Way to go, Lisa, on the fantastic achievement of completing this book – no small feat on any topic, but on a touchy, taboo and often private subject such as infertility, that is incredibly brave. The amount of courage that you must have mustered up to push, and struggle to make this piece become a reality on bookshelves and Kindles is incredibly admirable. As we discussed back in June on our trip to Vancouver, we all feel it is our duty, part of our legacy, to be a voice for women and men everywhere who have struggled with trying to conceive and bring life into the world. The biological and human right and desire to reproduce is something that we are all naturally born with deep inside us. When that doesn’t happen easily or ever, it hits us deeply and unpleasantly (to put it mildly) in our very core.

In her book, Lisa does an incredible job of interweaving humor, passion, humanity, and eloquent descriptions of an extremely challenging experience. I immediately felt like I knew her, wanted to give her a hug, and say “Me too, Lisa, me too!” as I read chapter after chapter. I had to pinch myself to remember that I literally could scratch that itch quite literally in a few short hours when I met her in person for the first time at our hotel. When we met spontaneously at the elevator, I knew within seconds it was her. I gave her a big hug, told her I loved her book, and could not wait to read the last 30 pages before I nodded off to bed later that evening. What a blessing to be able to have that very personal moment, look her in the eye and say “your book, your words, they really moved me and comforted me.” I feel much gratitude as not everyone gets to enjoy such a wonderful exchange as that.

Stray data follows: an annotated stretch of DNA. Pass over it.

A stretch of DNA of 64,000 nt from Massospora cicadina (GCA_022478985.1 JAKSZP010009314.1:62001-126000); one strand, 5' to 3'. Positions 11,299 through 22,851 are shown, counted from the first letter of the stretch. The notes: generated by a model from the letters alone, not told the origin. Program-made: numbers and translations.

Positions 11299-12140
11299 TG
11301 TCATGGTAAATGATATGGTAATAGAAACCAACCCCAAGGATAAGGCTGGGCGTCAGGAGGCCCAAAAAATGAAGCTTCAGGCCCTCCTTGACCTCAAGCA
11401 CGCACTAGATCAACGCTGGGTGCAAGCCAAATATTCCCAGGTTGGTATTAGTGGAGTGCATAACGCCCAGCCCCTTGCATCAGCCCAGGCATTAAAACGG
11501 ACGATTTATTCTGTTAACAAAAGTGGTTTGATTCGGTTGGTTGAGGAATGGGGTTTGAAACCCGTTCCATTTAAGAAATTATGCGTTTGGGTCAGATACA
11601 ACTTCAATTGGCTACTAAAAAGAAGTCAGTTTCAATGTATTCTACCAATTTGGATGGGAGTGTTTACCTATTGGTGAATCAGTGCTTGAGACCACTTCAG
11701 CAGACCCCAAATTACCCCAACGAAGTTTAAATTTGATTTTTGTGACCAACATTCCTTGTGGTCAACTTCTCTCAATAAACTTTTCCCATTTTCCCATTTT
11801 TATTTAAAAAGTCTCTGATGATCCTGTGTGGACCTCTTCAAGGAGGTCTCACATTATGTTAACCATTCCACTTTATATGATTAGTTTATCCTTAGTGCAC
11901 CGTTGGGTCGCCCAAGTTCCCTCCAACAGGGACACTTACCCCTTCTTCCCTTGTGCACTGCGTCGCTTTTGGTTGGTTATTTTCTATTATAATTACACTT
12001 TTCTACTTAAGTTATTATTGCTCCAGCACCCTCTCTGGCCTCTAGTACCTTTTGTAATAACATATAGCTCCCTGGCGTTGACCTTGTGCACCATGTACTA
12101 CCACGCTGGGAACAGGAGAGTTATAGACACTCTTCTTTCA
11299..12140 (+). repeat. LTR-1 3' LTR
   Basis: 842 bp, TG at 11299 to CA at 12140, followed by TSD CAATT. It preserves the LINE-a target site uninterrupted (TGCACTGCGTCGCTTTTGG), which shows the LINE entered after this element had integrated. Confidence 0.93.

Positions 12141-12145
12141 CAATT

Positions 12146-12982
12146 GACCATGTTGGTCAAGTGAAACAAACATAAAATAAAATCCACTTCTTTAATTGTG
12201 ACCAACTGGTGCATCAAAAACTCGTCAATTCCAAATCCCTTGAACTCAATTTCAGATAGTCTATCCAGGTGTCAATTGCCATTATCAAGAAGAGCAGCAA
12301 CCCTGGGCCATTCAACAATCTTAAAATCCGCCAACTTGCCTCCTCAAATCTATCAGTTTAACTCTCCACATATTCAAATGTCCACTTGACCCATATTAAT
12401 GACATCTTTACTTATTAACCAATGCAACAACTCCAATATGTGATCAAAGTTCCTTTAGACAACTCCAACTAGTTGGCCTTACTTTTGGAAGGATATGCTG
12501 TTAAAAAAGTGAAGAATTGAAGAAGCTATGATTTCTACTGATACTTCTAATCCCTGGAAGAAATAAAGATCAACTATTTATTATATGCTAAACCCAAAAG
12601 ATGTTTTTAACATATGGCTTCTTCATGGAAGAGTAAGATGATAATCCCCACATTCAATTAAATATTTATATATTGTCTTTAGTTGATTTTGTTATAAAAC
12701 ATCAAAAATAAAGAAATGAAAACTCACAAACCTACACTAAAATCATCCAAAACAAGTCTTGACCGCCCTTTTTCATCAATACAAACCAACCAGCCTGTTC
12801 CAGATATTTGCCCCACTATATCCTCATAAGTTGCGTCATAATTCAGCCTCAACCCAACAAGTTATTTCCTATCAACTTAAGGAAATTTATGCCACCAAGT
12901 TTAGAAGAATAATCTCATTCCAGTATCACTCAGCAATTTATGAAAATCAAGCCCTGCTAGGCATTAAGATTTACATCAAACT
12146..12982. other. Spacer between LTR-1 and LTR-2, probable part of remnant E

Now I am incredibly proud to count Lisa as one of my dear friends, not just because of our shared experience as infertility survivors, but because she is one awesome lady with a big heart, a brilliant mind, and a strong desire to help make the world a better place. I am honored to include Lisa as a cherished confidant, colleague, friend, and someone I can’t wait to give a huge “bear hug” again – perhaps at our next Global Sisterhood gathering.

I cannot stress enough, dear readers, how important community is. Get on that plane, pick up that phone, and go reach out to someone that can support you on your journey. Do it now! Don’t procrastinate. Maybe the person on the other side of the phone is dying to hear from you and needs a virtual hug. Maybe if you get in that car and meet a new friend, you will be surprised at how much your very soul feels better, nourished, warm and bright. Go get what you need. And as always, feel free to reach out to us if you need an ear and someone who understands what you are going through. You are not alone on your path to family creation.

Please join us next week to hear more about our personal journey down the infertility path. I look forward to speaking with you. And I wish you the best on your journey.

Warm regards,

P.S. If you have the good fortune of reading Lisa’s book, please consider rating it and reviewing it on Amazon. Having reviews helps people find books such as this written on “taboo” and not easily spoken of topics. A recommendation via an Amazon review would be greatly appreciated by Lisa and myself.